“I was asking, or axing, as you call it, my man. I said, Is that Dumford, down there in the valley?”
“And I said axe, or arks, as you call it, my man,” was the surly, defiant reply.
The last speaker looked up savagely from the block of stone on which he was seated, and the questioner looked down from where he stood on the rough track. There was a quiet, half-amused twinkle in his clear grey eyes, which did not quit his verbal opponent for an instant, as he remained gazing at him without speaking.
They were men of about the same age – eight-and-twenty or thirty – the one evidently a clergyman by his white tie, and the clerical cut of his clothes, though there was an easy d?gag? look in the soft felt hat cocked a little on one side of his massive head – a head that seemed naturally to demand short crisp curly brown hair. The same free and easy air showed in the voluminous wrinkles of his grey tweed trousers; his thick square-toed rather dusty boots; and his gloveless hands, which were brown, thickly veined, and muscular. He had a small leather bag in one hand, a stout stick in the other, and it was evident that he had walked some distance over the hills, for the nearest town, in the direction he had come, was at least six miles away.
The seated man, who was smoking a very dirty and short clay pipe, was as broad-shouldered, as sturdy, and as well-knit; but while the one, in spite of a somewhat heavy build, was, so to speak, polished by exercise into grace; the other was rough and angular, and smirched as his countenance was by sweat and the grime of some manufacturing trade, he looked as brutal as his words.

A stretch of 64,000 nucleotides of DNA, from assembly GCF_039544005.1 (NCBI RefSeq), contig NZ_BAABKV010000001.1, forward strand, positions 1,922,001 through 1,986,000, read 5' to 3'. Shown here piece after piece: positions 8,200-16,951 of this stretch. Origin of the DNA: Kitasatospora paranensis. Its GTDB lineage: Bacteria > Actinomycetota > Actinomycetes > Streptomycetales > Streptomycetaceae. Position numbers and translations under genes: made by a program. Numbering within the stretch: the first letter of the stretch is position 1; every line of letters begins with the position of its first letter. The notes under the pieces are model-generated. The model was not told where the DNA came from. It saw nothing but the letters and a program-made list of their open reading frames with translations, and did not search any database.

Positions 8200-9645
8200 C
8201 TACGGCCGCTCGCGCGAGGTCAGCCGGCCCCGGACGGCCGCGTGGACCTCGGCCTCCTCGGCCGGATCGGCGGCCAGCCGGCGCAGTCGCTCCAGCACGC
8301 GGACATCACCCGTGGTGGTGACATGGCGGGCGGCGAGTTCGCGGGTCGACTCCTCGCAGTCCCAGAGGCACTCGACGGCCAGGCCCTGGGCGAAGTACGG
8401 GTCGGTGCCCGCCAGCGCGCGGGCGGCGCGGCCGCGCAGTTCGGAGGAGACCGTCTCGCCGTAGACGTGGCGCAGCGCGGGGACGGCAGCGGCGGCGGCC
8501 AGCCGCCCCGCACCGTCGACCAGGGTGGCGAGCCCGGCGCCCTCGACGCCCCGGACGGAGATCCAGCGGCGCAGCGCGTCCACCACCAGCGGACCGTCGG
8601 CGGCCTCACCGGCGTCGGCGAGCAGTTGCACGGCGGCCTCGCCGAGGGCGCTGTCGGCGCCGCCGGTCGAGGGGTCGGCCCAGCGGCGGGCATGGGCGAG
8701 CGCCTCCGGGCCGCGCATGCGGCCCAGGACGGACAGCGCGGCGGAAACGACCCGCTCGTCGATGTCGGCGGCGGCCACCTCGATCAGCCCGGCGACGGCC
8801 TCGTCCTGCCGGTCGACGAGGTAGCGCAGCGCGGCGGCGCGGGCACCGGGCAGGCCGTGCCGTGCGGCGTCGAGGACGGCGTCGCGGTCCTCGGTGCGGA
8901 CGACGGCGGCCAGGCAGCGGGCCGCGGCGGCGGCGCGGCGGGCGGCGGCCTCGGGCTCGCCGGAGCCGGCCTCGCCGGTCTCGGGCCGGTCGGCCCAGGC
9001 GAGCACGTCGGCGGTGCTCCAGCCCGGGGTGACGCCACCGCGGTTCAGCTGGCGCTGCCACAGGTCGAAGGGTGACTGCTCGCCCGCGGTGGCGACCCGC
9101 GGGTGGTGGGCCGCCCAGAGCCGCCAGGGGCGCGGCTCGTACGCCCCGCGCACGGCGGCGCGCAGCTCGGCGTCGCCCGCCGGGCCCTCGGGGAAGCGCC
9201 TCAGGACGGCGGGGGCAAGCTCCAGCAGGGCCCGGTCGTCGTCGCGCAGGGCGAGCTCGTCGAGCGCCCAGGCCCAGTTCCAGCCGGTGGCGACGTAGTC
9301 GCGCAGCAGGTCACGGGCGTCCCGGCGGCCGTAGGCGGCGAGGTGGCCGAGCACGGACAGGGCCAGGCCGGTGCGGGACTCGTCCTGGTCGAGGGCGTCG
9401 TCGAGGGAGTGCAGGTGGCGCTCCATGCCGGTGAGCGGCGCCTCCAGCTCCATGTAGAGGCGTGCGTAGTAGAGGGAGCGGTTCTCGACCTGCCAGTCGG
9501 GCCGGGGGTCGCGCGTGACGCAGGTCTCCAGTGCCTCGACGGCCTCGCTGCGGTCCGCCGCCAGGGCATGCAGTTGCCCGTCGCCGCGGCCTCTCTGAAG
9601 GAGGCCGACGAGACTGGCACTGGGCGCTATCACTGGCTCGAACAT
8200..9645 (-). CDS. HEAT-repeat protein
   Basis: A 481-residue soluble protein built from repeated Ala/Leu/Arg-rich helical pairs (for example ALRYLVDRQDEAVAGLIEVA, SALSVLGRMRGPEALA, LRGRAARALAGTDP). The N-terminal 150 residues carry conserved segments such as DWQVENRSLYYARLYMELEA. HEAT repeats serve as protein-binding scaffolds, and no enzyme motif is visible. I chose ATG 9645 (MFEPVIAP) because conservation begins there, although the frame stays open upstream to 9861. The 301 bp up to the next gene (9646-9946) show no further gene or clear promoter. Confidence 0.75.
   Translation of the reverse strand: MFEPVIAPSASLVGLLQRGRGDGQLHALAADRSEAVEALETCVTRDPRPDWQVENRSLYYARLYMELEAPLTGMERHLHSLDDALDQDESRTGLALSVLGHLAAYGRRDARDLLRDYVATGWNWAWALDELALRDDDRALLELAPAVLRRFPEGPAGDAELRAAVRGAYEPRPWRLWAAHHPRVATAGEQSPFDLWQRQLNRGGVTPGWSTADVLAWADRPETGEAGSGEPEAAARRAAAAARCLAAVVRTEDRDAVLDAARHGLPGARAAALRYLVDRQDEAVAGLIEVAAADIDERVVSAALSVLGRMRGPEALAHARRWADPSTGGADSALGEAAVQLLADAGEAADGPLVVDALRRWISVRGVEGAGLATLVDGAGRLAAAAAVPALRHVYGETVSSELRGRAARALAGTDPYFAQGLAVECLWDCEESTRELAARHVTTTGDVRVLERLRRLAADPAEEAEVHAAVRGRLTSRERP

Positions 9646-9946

“What are yow lookin’ at?” he suddenly growled menacingly.
“At yow,” said the clergyman, in the most unruffled way; and, letting his bag and stick fall in the ferns, he coolly seated himself on a second block of stone on the bright hill-side.
“Now look here,” exclaimed the workman, roughly, “I know what you’re after. You’re going to call me my friend, and finish off with giving me a track, and you may just save yerself the trouble, for it wean’t do.”
He knocked the ashes out of his pipe as he spoke, and looked menacing enough to do any amount of mischief to a man he did not like.
“You’re wrong,” said the traveller, coolly, as he rummaged in the pocket of his long black coat. “I’m going to have a pipe.”
He opened a case, took out a well-blackened meerschaum, scraped the ashes from its interior, filled it from a large india-rubber pouch which he then passed to the workman, before striking a match from a little brass box and beginning to smoke with his hands clasped round his knees.
“Try that tobacco,” he continued. “You’ll like it.”
The workman took the tobacco-pouch in an ill-used way, stared at it, stared at the stranger smoking so contentedly by him, frowned, muttered something uncommonly like an oath, and ended by beginning to fill his pipe.
“Don’t swear,” said the traveller, taking his pipe from his lips for a moment, but only to replace it, and puff away like a practised smoker.
“Shall if I like,” said the other, savagely.
“Don’t,” said the traveller; “what’s the good? It’s weak and stupid. If you don’t like a man, hit him. Don’t swear.”
The workman stared as these strange doctrines were enunciated; then, after a moment’s hesitation, he finished filling his pipe, struck a match which refused to light, threw it down impatiently, tried another, and another, and another, with the same result, and then uttered a savage oath.